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St. Bartholomew's Episcopal Church (Montgomery, Vermont) facts for kids

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St. Bartholomew's Episcopal Church
Pratt Hall, Montgomery, Vermont.jpg
Location VT 118, Montgomery, Vermont
Area 0.5 acres (0.20 ha)
Built 1835 (1835)
Architectural style Gothic Revival
NRHP reference No. 88001467
Added to NRHP October 1, 1988

St. Bartholomew's Episcopal Church is a historic church building located on Vermont Route 118 in Montgomery, Vermont in the United States. Its congregation was formed in 1821 as Union Episcopal Church. Church construction began in 1833 and was completed in 1835, when it was consecrated by the Rt. Rev. John Henry Hopkins, first bishop of the Episcopal Diocese of Vermont. In 1897 its name was changed to St. Bartholomew's Episcopal Church.

The congregation disbanded and the church was deconsecrated in 1974. It is owned by the Montgomery Historical Society and is now known as Pratt Hall. On October 1, 1988, it was added to the National Register of Historic Places. The building is a prominent early example of Gothic Revival architecture in the state.

Description and history

Pratt Hall stands in the village of Montgomery, just southwest of its triangular common on the northwest side of Vermont 118. It is a single-story wood frame structure, with a gabled roof, clapboarded exterior, and square tower. The tower projects from the otherwise unadorned front facade, with a Gothic-arched entrance at the base, with narrow lancet-arch windows on the sides, and an oculus window above the entrance. The second stage houses the belfry, and is separated from the clock stage by a cornice. The tower is topped by a crenelated parapet. The interior contains elaborate woodwork in the Gothic style.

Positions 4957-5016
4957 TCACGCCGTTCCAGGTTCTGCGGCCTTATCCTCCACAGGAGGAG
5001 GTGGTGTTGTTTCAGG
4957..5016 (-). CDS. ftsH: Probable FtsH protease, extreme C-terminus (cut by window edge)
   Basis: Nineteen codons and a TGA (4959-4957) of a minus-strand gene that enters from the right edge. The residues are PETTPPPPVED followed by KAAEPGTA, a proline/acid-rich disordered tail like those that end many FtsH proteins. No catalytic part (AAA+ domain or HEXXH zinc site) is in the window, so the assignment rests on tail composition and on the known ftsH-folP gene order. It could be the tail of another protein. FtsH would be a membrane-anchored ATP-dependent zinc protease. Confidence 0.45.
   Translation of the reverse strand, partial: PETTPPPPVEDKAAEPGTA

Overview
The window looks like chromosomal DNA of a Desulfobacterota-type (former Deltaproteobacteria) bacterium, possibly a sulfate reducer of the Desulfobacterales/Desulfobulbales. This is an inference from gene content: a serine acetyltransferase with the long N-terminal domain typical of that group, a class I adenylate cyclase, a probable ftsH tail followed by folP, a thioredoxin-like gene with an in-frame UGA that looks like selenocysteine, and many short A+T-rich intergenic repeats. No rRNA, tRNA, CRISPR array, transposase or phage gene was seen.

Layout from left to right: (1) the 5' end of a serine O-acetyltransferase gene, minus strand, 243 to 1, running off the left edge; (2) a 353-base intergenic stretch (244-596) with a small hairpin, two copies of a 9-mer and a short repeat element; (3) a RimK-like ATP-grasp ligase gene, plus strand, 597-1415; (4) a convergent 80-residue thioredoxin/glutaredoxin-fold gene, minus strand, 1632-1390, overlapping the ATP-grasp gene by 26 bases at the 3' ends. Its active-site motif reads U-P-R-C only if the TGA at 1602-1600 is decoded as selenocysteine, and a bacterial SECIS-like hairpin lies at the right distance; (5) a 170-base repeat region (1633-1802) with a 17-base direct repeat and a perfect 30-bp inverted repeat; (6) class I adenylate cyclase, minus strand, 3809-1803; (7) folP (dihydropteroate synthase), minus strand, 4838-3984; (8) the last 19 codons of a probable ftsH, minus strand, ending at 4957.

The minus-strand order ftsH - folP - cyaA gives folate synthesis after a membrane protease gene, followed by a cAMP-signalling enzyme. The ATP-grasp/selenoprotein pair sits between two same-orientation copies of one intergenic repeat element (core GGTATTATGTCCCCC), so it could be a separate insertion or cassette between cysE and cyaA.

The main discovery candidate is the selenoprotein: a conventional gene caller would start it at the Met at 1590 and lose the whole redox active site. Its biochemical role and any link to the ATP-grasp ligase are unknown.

Montgomery's Episcopal congregation was one of the first in the town. This was its first church building, erected 1832-35 on land purchased in 1829. The church is one of Vermont's oldest examples of Gothic Revival architecture. Its construction began not long after completion of the first documented example of this style in Arlington. Originally a union church (shared by multiple congregations), this was soon used exclusively by the Episcopalians, as other denominations built their own churches. With its congregation in decline, in 1927 the church reduced its services to summer only, when more visitors came to town.

In 1972 the diocese decided that the building was no longer safe for use and was going to demolish it. The Montgomery Historical Society bought the building in 1974, and has restored and maintained it since then. In addition to using Pratt Hall for its own meetings, the society makes it available for others to use as a venue for weddings, small concerts, talks, or other community gatherings. The society named the building in honor of its founder, Lawrence Pratt, who was the driving force in rescuing the building from destruction.

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